Council dramatically drops objections to ‘village’ development for Hartlepool

Land to the rear of Seaton Lane where the development is proposed.
Land to the rear of Seaton Lane where the development is proposed.

A four-day planning appeal over a major ‘village’ development in Hartlepool has been cut short after the council dramatically dropped its objection.

Hartlepool Borough Council had been due to defend its decision to refuse outline planning permission for the SECAAH Village scheme off Brenda Road and behind Seaton Lane.

The Council reviewed the new and additional evidence submitted by the appellants and in taking legal advice has subsequently decided not contest the appeal

Council spokesman

The proposal is for 300 apartments for over-55s, a residential care home with 70 studios, 80 houses intended for forces veterans, 72 residential apartments, and 58 affordable apartments.

It also includes a community centre, workshops for retail and office use, 641 car parking spaces and a bandstand.

The council’s planning committee refused the development in November 2014 on the grounds that it would result in the loss of important employment land and could also threaten nearby steelworks if new residents complained about noise.

But the developer appealed to the Planning Inspectorate, and the Secretary of State for the Department for Communities and Local Government intervened and reserved the final decision to himself.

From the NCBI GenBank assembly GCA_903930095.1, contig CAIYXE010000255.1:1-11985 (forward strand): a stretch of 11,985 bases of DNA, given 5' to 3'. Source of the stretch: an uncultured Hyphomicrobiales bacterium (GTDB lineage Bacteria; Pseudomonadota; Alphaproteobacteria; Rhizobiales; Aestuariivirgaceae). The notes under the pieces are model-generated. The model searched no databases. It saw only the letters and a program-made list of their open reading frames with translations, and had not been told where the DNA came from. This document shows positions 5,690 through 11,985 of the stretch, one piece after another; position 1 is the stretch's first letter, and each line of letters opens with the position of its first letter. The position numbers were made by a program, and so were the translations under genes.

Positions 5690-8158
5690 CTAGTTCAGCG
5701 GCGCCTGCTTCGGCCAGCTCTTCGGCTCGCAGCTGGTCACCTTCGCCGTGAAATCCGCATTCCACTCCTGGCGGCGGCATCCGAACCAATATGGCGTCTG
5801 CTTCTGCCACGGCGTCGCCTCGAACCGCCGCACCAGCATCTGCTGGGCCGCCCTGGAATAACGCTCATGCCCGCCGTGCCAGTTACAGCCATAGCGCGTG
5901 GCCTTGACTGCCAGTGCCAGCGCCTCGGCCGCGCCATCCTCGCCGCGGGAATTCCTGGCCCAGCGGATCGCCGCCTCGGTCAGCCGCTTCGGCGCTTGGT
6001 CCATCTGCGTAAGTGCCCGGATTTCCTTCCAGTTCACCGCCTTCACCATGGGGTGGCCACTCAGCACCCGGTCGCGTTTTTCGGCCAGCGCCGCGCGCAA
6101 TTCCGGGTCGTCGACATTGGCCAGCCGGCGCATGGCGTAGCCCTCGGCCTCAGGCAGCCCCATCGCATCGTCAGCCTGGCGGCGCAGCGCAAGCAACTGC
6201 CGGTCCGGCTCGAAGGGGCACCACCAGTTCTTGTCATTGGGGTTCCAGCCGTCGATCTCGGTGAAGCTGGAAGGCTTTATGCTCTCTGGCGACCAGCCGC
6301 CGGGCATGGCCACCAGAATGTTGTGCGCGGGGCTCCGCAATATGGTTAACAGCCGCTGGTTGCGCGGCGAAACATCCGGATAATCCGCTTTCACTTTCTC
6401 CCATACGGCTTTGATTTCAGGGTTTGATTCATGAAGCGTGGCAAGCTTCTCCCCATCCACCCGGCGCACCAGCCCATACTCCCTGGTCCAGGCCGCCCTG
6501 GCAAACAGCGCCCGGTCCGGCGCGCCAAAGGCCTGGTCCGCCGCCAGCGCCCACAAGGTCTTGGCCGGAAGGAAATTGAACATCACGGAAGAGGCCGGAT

The planning inquiry at Hartlepool Civic Centre, led by inspector Mel Middleton, started yesterday but the council said it wished to withdraw its opposition.

A council spokesman said: “The application in 2014 was refused by Planning Committee as concerns were raised with regard to the loss of employment land and also the potential impact on the working practices of neighbouring businesses.

“Since the decision in 2014, the council reviewed the new and additional evidence submitted by the appellants and in taking legal advice has subsequently decided not contest the appeal; the appellants in turn have agreed not to seek an award of costs against the council.

“The public inquiry will still continue this week with the Planning Inspector making a recommendation to the Secretary of State in due course on whether to grant or refuse the outline planning permission.”

Paul Brown QC, representing Brenda Road Holdings, said: “We are grateful the council has seen the light.”

Two residents who live near the land attended the inquiry to raise concerns about flooding and the scale of some buildings, which could be three or four storeys high.

Mr Middleton said the Environment Agency and council had not objected on flooding grounds and works proposed as part of the development would increase drain capacity.

He added issues to do with scale would form part of a separate future detailed planning application.